Revolutions per minute (RPM) as displayed by the RPM indicator in the cockpit, is an indication of the amount of power provided by the aircraft’s power plant. As a general rule of thumb, higher the RPM, more the power and more the fuel consumption.

That said, more the number of cylinder’s in the aircraft, lesser the RPM indicated at the same speed on the RPM indicator. This is obviously due to engine efficiency. A lower powered engine e.g. a 4-cylinder Aircraft Sensor Systems has to put out more RPM to generate the same speed as say an aircraft with a 8-cylinder engine.

Apart from the amount of fuel the pilot feeds into the engine, another factor that controls propeller RPM is something called the ‘Propeller tip speed’ and on most single engine aircraft, it is usually below 2,700 RPM. Aircrafts with longer propellers e.g. king air, the RPM would be around 2,000 because it would generate more thrust and therefore require RPM i.e. have better economy.

Again, as a general rule of thumb, higher RPM generally means more maintenances visits due to wear and tear on the oil seals, bearings and also breakdowns caused due to transmission fluid leaks.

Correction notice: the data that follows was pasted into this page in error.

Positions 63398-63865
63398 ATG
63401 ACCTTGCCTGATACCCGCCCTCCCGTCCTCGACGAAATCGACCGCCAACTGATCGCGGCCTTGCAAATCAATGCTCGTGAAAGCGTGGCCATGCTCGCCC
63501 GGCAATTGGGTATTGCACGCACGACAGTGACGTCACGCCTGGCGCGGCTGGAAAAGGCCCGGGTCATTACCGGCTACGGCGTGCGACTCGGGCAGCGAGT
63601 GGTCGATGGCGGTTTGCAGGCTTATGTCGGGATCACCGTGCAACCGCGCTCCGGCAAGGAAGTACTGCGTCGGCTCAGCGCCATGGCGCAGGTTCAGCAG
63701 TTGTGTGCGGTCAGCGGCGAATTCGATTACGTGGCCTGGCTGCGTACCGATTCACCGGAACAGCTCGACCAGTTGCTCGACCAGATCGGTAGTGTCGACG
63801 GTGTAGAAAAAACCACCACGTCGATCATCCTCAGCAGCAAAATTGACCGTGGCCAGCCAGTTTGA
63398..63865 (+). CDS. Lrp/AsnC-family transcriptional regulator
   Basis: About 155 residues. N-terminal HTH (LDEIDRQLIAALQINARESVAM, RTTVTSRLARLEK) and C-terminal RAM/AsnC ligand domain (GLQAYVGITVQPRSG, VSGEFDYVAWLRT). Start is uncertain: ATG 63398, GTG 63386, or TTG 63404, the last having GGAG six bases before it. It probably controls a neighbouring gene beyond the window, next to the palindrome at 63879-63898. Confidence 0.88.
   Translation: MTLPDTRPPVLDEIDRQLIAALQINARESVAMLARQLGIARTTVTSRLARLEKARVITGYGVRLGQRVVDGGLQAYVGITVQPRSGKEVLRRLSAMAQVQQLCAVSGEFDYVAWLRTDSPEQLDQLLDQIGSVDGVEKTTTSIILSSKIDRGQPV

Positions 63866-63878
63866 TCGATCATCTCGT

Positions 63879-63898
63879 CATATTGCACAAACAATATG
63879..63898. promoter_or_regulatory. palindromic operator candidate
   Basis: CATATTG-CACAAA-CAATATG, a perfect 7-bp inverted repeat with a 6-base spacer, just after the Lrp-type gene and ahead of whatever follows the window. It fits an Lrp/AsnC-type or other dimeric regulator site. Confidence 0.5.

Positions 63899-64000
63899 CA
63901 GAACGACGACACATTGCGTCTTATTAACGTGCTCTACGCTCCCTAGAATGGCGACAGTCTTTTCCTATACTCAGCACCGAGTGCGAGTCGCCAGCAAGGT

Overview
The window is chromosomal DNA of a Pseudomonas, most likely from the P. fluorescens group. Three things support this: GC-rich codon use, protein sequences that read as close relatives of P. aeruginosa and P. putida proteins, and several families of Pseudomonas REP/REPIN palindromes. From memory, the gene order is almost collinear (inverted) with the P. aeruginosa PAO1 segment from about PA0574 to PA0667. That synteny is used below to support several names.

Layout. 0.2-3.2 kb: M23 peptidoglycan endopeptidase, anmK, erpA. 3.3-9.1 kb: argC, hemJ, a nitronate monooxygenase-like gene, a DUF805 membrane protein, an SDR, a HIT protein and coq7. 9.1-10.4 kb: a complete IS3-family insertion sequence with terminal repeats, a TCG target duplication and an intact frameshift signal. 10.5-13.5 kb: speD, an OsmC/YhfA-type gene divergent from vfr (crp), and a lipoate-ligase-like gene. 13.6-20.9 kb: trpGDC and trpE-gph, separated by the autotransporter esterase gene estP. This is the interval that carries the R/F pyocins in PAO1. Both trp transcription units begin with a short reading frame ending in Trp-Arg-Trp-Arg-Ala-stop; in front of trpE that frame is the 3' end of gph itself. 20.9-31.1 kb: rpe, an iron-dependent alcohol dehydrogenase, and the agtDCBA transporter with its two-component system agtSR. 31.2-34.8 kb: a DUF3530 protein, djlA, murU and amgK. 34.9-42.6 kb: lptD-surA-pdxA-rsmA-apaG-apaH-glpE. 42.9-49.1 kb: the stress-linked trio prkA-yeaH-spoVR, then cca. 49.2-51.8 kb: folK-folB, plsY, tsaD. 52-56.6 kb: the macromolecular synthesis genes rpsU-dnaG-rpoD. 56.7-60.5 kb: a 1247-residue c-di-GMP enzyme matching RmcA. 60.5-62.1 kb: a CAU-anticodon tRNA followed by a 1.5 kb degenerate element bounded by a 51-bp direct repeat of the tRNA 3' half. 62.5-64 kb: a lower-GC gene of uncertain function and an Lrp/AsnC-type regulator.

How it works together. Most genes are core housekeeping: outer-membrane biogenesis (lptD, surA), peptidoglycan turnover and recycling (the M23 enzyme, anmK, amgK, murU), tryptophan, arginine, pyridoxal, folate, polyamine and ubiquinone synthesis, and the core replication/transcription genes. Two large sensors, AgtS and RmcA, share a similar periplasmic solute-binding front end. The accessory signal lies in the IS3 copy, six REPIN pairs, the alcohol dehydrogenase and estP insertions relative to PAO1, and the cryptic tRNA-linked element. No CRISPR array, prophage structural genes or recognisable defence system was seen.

Bigger (e.g. 8-cylinder) aircraft engines have lower RPM by design. Running a higher MP/lower rpm results in better cylinder compression, reduces frictional losses, improves prop efficiency at lower rotational velocities and, allows the valves to run cooler resulting in lower EGTs and TITs.

For all the above reasons, the RPM indicator and the health of the RPM sensor as also the Bendix Mag is important. As the aircraft ages, the RPM sensor could get dust coated, damaged and so forth. With age, the accuracy of the RPM being displayed on the RPM indicator might be suspect. We’ve seen RPM accuracy off by 100 to 200 RPM in 15-year old aircraft.

If your aircraft is due for an overhaul and the RPM sensor, indicator and Bendix mag is due for replacement, you might want to consider a better-quality RPM sensor for pressurized Bendix series.

Simple in construct, the Bendix Magneto RPM Gauges is easy to maintain, is cost effective and pairs well with the J.P. Instruments manufactured RPM Sensors; which is highly accurate.

In relation to the Bendix mag, there is a rotating magnet inside it and it is important that it rotates at a speed that is within the prescribed range. If this does not happen, the voltage generated will be erratic and the spark plugs will misfire. This is where the RPM Sensor comes in. The RPM Sensor plugs into the magneto and transmits the data to the RPM indicator / display unit in the cockpit.

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